How can and how does care, through photographic practice, produce subject position and social relations? I am interested in photographs and social constructs in which, rather than being just the subject, care is the very premise of the act of photographing. I make photographs that are part of a care album which I edit in a shared process with family, friends and strangers. The care album is an instrument for sharing and activating my photographs. The album is never complete or finished, just as care is continuously in motion, changing and developing. Because of its relational qualities it can never reach a final form. The care album with the editing act and process mediates care, is the vehicle used to express care and at the same time conveys form of care as its message.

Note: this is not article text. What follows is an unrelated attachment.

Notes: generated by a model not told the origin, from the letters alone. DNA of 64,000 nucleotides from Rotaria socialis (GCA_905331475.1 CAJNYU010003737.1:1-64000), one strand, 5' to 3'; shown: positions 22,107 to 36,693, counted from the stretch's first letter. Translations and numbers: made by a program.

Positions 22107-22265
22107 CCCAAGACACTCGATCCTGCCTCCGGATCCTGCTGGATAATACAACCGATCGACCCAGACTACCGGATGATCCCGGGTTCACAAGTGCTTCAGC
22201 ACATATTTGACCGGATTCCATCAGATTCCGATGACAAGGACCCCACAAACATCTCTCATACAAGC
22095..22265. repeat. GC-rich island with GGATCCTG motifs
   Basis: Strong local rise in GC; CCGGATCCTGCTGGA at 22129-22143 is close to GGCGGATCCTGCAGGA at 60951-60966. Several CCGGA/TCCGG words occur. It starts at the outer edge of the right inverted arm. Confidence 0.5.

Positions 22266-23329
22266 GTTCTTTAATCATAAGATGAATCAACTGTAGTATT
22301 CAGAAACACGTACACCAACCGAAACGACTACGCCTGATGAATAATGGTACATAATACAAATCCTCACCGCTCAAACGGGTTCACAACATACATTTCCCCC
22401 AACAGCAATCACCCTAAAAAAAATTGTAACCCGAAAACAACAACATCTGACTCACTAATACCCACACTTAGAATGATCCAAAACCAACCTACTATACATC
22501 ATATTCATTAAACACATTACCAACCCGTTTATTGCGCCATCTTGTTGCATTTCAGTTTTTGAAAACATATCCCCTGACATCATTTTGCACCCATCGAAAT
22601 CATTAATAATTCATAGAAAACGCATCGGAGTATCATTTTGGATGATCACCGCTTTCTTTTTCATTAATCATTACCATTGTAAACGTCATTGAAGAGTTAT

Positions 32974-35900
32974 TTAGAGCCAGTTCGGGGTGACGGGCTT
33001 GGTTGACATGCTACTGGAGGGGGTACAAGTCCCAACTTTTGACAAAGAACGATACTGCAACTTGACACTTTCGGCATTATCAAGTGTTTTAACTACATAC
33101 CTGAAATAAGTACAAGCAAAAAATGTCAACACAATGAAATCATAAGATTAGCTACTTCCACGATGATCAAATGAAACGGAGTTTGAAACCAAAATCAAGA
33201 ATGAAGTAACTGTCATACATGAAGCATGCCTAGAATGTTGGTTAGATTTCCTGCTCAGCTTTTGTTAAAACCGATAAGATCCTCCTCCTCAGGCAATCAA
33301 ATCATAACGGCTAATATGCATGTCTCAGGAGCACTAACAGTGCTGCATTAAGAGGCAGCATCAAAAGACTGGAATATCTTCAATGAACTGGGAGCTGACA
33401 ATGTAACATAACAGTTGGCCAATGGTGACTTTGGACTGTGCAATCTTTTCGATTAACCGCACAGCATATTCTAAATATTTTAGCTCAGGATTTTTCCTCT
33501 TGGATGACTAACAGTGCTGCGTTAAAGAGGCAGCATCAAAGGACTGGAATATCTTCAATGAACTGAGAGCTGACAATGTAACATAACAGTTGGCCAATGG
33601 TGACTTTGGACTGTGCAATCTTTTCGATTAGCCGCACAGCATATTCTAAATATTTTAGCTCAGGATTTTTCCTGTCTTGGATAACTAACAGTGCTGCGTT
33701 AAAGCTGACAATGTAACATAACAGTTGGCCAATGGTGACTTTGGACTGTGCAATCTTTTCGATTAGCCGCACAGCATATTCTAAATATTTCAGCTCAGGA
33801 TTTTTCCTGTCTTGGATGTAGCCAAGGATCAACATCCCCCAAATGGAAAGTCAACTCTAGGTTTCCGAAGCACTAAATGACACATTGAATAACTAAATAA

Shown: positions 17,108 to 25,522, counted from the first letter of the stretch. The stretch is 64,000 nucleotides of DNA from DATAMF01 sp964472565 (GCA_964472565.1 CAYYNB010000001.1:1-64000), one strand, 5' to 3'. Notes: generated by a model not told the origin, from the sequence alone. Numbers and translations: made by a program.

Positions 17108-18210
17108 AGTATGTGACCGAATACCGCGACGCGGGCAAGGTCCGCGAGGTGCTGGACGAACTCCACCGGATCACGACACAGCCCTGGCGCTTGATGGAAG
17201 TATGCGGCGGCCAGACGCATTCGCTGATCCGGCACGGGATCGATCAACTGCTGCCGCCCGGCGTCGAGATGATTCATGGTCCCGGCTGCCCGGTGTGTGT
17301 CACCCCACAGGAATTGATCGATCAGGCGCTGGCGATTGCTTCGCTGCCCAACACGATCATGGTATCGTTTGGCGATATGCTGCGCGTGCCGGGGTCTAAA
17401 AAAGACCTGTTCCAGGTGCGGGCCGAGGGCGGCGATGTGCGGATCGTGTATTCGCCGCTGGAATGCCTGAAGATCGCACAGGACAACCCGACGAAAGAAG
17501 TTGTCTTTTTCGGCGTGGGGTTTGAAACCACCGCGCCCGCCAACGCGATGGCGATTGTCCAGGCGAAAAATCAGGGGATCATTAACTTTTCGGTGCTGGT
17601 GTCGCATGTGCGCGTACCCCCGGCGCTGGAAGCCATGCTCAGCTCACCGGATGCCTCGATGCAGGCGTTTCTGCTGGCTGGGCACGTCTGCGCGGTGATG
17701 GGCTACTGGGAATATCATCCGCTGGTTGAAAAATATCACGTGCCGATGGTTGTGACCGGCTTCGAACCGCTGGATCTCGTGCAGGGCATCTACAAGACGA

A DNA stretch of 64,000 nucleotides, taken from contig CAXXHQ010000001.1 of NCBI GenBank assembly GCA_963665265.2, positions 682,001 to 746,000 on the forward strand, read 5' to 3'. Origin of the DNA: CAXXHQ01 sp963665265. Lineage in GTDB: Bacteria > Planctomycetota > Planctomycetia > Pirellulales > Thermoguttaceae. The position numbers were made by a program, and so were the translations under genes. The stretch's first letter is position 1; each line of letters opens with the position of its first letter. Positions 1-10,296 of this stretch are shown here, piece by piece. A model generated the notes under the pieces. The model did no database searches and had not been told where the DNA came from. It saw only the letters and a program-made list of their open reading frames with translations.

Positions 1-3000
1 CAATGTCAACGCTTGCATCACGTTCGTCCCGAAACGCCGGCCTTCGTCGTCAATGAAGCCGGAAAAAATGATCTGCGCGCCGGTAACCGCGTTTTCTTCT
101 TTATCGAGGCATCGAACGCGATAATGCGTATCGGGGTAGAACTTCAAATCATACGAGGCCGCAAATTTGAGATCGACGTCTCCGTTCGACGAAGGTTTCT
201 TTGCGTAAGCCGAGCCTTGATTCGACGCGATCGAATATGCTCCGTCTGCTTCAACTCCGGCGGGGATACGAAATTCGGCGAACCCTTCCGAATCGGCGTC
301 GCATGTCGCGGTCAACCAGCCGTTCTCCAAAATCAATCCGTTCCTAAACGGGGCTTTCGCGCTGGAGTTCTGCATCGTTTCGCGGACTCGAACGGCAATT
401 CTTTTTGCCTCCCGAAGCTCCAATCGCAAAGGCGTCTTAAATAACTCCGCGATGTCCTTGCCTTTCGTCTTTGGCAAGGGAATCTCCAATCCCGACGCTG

How does care through photographic practice produce subject position and social relations? In this work care is understood as an action which implies some kind of engagement. Care is not a complete action, but is ongoing. It can characterise a single activity or it can describe a process. When applied to my work, this implies that care is at the base of the encounters I experience and of the relational aspects of my photography, and is also fundamental in my photographic practice as a whole. I am interested in photographs and social constructs in which, rather than being just the subject, care is the very premise of the act of photographing. Care is expressed through the process and in many ways it forms the process itself. In this thesis this premise will be explored through a series of contextualised conversations and descriptions of experiences, each addressing a different manifestation of care in relation to photographs and the gesture of photographing, and bringing together discursive reflections around the notion of care. The writing presents situations of care in which photographs have a central role. These conversations and my own experiences represent snapshots of some of the multiple aspects of care. By centralising care in photography, the photograph moves beyond the moment of the clicked shutter and addresses the relationships which the photographic encounter establishes or strengthens. Care as a process also serves to reduce the objectification which photography often produces. It emphasises the relationships that photographs and the photographic encounter can produce and aims to remove the hierarchy between the photographer and the photographed.